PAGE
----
The doctor looked embarrassed. “Really, Miss Grace, I do think you should accompany me now.  I promised your Mother I’d see you home safely.”  How old did Mother think I was, for God’s sake?  I was about to comply when I became aware of Stan’s indignant tones.

“Of course.  As if Miss Grace’s parents would approve of her being here, with the likes of us.”

I’d show him I wasn’t the snob he thought I was. “Don’t be ridiculous, of course they’ll understand I’m needed to help settle Mabel for the night.  Do give them my message,  please Dr Robinson. Thanks for the offer, but I’m staying.” With that I turned away from the doctor and sat back down on  to finish my tea. 

Later I managed, with Joyce’s help, to rummage up the ingredients for a mustard plaster, which Stan and I administered to good effect.  The patient’s breathing improved, her fever abated.  The doctor was visiting again tomorrow and my father had also promised to send some healing.  At last, I felt content to leave until the following evening.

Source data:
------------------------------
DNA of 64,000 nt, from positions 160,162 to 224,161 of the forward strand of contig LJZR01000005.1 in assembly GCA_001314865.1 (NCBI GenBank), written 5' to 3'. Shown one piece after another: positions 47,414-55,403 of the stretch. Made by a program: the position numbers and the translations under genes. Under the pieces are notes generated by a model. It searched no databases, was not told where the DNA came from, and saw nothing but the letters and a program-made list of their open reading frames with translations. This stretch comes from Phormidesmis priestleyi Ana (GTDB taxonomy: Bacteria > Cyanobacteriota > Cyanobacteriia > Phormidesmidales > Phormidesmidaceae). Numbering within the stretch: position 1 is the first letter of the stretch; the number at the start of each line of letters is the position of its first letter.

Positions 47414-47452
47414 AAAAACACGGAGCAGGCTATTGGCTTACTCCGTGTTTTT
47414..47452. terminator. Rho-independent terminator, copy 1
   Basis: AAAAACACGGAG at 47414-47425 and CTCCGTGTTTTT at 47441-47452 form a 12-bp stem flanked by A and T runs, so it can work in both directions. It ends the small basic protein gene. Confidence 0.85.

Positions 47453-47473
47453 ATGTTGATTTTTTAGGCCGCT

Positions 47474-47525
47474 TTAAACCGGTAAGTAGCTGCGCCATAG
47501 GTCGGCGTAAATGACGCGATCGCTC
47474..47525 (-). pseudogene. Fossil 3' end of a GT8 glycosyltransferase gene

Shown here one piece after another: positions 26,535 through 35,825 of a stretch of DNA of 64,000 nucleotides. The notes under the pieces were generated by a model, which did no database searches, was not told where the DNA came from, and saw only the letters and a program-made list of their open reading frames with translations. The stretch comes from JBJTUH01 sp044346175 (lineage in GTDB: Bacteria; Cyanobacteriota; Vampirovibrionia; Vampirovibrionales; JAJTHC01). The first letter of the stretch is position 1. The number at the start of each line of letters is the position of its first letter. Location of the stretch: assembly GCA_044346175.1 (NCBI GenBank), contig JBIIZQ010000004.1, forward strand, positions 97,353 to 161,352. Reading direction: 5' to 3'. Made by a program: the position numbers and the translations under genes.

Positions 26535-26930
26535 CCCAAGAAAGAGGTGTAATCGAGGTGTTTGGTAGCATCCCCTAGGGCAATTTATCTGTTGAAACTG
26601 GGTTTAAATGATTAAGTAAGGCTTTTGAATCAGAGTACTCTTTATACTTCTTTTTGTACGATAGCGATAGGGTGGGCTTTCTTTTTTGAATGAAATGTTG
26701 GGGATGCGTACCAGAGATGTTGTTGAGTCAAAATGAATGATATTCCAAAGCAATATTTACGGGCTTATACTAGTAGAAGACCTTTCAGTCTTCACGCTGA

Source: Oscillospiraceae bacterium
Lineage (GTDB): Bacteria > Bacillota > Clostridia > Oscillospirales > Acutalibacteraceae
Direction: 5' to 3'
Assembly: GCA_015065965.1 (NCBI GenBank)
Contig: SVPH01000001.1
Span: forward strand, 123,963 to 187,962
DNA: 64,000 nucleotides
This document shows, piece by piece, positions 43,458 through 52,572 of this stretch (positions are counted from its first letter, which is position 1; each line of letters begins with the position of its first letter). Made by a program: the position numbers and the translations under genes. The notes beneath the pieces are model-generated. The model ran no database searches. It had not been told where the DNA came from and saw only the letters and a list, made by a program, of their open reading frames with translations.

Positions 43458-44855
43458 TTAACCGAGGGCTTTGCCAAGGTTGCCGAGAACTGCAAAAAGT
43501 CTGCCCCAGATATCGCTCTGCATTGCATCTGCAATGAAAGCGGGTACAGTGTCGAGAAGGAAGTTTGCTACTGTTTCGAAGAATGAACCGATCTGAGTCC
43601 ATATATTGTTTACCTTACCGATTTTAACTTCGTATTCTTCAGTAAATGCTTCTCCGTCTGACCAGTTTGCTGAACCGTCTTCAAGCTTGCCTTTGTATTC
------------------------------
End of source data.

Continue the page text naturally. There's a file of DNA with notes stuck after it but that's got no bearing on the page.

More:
It was nearing midnight when I reached my flat. I fumbled with the keys in the lock, all too conscious of the man who stood behind me, having escorted me in a gentlemanly fashion to the threshold. The hair-raising journey on the back of his motorbike in the pitch dark was not the only reason my limbs trembled.  Travel by such means of transport, I had discovered, meant intimate proximity between driver and passenger.  My face flamed as I recalled how my breasts had been pressed up against his hard back. Now, with his hand resting lightly on my shoulder, I was finding it hard to concentrate. It was only with a great deal of effort that I finally succeeded in opening the door.